Klaassen argued that, as a consequence of the Director Defendants’ violation of Delaware law, his removal as Allegro’s CEO was void, as opposed to voidable, and thus his challenge to his removal was not subject to equitable defenses. Lastly, Klaassen claimed that supposing his removal as CEO was voidable, and not void as he claims, the Court of Chancery erred in ruling that his claim was barred by equitable defenses.
The Delaware Supreme Court divided Klaassen’s challenges into two separate claims:
- The lack of advance notice given to Klaassen of the Board’s plan to terminate him; and
- The use of deception in carrying out that plan.
In regards to Klaassen’s first claim, the issue presented to the Court was:
[W]hether Klaassen’s claim — that the Director Defendants were required to give him advance notice of their plan to remove him as CEO at the November 1 Board meeting — is cognizable under Delaware law.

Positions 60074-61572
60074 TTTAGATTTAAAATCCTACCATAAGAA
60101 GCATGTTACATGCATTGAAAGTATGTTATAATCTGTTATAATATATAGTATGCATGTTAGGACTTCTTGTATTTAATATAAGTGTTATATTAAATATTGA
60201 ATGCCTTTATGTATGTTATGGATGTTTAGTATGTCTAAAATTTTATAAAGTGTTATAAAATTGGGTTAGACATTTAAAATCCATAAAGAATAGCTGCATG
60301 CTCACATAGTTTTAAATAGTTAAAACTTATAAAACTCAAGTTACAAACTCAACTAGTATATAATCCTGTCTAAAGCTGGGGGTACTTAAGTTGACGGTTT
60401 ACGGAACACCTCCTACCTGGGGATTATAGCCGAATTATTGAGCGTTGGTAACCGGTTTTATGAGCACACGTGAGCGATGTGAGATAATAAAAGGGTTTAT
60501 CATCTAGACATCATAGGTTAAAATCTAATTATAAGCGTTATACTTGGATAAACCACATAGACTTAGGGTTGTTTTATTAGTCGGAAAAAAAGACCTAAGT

Klaassen’s second claim presented two issues to the Court: first, “whether Klaassen’s deception-based claim is subject to equitable defenses,” and second, “if so, whether that claim is barred by the doctrines of laches and/or acquiescence.”
E. The Holding
The Court concluded that Klaassen’s first claim was not cognizable under Delaware law.
So far as his second claim was concerned, the Court held that “to the extent that Klaassen’s claim may be cognizable, it is equitable in nature,” because “Klaassen’s removal as CEO was … voidable and subject to the equitable defenses of laches and acquiescence,” while “the Court of Chancery properly found that Klaassen acquiesced in his removal as CEO, and is therefore barred from challenging that removal.”
III. Delaware: The Corporate King